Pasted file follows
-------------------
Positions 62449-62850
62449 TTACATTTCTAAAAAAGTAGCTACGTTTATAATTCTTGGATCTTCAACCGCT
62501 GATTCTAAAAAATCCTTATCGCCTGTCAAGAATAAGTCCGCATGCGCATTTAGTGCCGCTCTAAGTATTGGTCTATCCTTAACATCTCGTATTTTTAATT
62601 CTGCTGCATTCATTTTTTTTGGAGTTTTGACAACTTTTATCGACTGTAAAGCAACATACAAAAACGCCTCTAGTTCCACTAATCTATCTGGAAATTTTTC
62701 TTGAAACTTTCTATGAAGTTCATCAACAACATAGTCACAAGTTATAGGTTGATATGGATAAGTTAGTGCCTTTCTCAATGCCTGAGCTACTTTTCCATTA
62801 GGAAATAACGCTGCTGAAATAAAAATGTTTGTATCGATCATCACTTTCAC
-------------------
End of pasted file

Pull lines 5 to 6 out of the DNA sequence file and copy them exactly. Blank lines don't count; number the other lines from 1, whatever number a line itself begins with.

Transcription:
62701 TTGAAACTTTCTATGAAGTTCATCAACAACATAGTCACAAGTTATAGGTTGATATGGATAAGTTAGTGCCTTTCTCAATGCCTGAGCTACTTTTCCATTA
62801 GGAAATAACGCTGCTGAAATAAAAATGTTTGTATCGATCATCACTTTCAC